Everyone knows the score when it comes to buddy cop movies. We’ll be introduced to two police officers and will quickly discover that, unfortunately yet hilariously, the pair are polar opposites of each other. No matter where the difference comes from it will create tension as the pair try to come together to bring down the bad guy. It feels like we’ve seen the set-up in every fucking way possible by this point. It’s a timeless classic that writers will continue to come back to. And who should we blame for this? Well, the idea of the odd couple is an incredibly old one but it was the 80s and 90s that really saw the whole buddy cop thing take off. As we all know, one of the greatest uses of the formula comes in a film that just so happens to be celebrating it’s 30th anniversary this year. It’s also a fucking classic film that I really just wanted to excuse to see after watching The Nice Guys. After all, there’s no such thing as too much Shane Black.
On Tuesday I discussed the fact that, for whatever reason, I can’t seem to distinguish between Russell Crowe and Mel Gibson in my head. I know I’m not a big fan of one of them but always forget which one it is. I think the confusion comes from my love of 80s movies. After all, Mel Gibson is the star of some of my favourite action films so I guess I assume he’s the one I love. He isn’t. He’s just the kind of crazy, anti-Semitic guy who rants about everything these days. Yet, once upon a time, he was the unhinged super cop grieving for his dead wife. Along with Danny Glover and thanks to a sharp script from Shane Black, Mel Gibson has become forever linked with the buddy cop genre. 1987’s Lethal Weapon quickly became the template for modern examples of these types of films and was the first in a long line of great scripts from Black. It’s an important movie in film history but, more importantly, it’s also a really good one.
Even though I’ve never been completely comfortable with the opening. Now I’m not talking about the death of a young woman as she falls from her top floor hotel balcony. No, I’m talking about the moment when Roger Murtaugh (Danny Glover) is surprised by his family whilst he’s taking a bath. It’s so fucking weird. I get that it’s his birthday and they want to celebrate but give the man some privacy. Who wants their kids to sing happy birthday as their dad’s dick is on full show? What kind of kid would be okay with that scenario? It’s never sat right with me and it will always make me cringe.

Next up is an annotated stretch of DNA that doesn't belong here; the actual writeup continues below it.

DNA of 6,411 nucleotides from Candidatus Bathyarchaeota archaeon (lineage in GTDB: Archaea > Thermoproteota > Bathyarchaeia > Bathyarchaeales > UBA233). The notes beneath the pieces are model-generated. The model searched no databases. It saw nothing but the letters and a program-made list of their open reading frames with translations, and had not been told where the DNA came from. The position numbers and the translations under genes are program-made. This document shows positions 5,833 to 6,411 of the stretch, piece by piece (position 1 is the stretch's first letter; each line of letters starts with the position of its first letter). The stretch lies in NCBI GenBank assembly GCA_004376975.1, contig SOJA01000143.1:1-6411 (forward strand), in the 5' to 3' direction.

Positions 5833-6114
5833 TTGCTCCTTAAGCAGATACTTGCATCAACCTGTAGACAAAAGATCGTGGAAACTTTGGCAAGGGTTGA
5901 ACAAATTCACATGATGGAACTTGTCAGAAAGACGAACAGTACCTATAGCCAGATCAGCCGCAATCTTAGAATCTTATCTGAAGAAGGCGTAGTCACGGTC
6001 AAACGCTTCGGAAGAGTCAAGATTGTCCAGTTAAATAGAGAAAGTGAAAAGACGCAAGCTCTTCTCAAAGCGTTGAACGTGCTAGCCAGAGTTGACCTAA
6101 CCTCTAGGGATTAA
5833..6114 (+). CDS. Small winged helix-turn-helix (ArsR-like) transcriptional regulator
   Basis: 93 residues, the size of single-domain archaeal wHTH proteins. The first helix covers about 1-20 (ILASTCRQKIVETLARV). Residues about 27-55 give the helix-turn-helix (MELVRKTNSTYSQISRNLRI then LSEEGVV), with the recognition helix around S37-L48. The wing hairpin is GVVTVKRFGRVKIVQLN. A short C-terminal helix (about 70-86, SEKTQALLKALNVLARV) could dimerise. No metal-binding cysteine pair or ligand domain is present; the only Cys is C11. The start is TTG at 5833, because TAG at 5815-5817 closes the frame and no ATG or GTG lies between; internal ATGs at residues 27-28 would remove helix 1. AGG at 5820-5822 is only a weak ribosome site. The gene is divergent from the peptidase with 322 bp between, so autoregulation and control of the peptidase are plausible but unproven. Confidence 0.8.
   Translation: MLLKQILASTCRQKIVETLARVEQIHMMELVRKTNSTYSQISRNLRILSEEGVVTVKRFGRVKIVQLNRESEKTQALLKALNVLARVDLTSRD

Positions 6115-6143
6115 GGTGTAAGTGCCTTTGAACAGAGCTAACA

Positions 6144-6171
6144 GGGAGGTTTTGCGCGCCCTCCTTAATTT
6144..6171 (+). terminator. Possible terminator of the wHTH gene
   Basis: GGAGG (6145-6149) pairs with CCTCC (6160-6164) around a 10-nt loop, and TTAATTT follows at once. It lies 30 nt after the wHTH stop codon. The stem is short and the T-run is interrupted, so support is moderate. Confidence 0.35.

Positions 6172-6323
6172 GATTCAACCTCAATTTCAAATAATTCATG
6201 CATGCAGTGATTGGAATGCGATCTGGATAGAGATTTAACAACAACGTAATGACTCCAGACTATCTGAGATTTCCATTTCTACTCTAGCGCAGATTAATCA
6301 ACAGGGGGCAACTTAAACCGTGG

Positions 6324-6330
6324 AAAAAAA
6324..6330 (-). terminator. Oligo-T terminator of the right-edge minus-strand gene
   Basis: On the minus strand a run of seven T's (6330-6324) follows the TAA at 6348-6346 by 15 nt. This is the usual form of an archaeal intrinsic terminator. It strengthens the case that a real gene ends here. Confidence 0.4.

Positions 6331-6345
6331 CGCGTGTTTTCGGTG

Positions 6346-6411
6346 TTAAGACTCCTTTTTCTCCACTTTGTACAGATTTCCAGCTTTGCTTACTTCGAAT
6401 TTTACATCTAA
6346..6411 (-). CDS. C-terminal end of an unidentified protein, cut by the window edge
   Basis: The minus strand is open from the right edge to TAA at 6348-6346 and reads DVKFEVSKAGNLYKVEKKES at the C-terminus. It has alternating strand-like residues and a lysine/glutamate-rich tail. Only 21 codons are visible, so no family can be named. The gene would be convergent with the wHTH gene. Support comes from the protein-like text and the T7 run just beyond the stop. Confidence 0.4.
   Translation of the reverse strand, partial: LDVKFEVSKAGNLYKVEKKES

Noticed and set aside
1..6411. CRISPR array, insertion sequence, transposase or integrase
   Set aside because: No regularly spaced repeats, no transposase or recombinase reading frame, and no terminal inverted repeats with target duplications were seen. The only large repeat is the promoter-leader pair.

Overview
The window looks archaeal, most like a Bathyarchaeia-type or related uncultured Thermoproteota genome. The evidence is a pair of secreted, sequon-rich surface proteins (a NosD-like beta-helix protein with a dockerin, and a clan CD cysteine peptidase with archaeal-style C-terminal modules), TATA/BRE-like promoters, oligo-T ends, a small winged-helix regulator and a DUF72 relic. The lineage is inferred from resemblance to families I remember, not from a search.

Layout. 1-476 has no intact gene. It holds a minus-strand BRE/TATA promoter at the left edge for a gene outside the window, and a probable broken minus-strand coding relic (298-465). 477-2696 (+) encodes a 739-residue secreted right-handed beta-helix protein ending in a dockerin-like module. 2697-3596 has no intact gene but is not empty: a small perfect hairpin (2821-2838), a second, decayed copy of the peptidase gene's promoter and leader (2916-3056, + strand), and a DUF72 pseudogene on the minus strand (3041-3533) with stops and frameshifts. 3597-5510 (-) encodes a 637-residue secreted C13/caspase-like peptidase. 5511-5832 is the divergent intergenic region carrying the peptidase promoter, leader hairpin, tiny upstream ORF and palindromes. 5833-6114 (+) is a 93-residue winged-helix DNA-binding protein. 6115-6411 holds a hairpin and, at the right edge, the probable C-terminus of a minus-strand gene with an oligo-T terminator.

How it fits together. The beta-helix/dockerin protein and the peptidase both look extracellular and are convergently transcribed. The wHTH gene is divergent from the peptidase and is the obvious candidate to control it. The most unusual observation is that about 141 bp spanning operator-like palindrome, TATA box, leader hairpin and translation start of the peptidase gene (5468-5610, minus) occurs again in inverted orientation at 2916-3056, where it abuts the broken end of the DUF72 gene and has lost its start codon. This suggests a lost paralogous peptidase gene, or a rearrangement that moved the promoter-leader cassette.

Still, the moments passes and we quickly learn that Murtaugh is nearing retirement age and is looking for a quiet life. Obviously, that all changes when he’s partnered with Martin Riggs (Mel Gibson) who, rumour has it, is either crazy or hoping to get sick pay by acting crazy. You see, Riggs has seen shit. He was an expert marksmen during the Vietnam War and is still haunted by his past. To top it all off, his beloved wife has died meaning he’s living alone in an RV. He’s got something of a death wish but fails to finish the job himself. It gives Mel Gibson plenty of chances to stare wildly into people’s eyes and there are several weird and ugly close-ups of his unblinking, crazy expressions. So, why, I hear you ask, is this unhinged man allowed to continue working in law enforcement? Well, he’s just that good a detective, goddammit.
The pair take on the case of the dead girl and discover that the apparent suicide is actually something much darker. The find themselves running from drugs barons and blonde henchmen. Really, the plot isn’t really important. It’s just a generic reason for getting the pair into situations where they must shoot or fight there way out. There’s very little actual detective work but plenty of kidnappings, shoot outs, and terrible martial arts to make up for that. The thing that really matters with Lethal Weapon is Shane Black’s script. He, once again, created a strong and sharp premise that includes plenty of great back and forth between the main pair. It became the staple for the film’s to follow in its footsteps and pushed Black along the path to greatness. There’s action a plenty but this film is also funny and tender. It’s the kind of thing that, in the wrong hands, would just come across as absurd and stupid but, for some reason, it comes together. There is enough energy and drive from all corners that you can’t help but get swept away in the excitement. It’s a fucking classic.
Who is Murdocal? A casual critic who is a little bit too obsessed with pop culture. A young woman who swears and rants much more than she knows she should whilst trying to make her way in an adult world she isn't prepared for. A not as recent as she'd like literature graduate who, between job applications and subsequent rejections, has turned to the internet to fight the boredom and review the shit out of everything.
"Maybe, just maybe, I'm the faller. Every family has someone who falls, who doesn't make the grade, who stumbles, who life trips up. Maybe I'm our faller."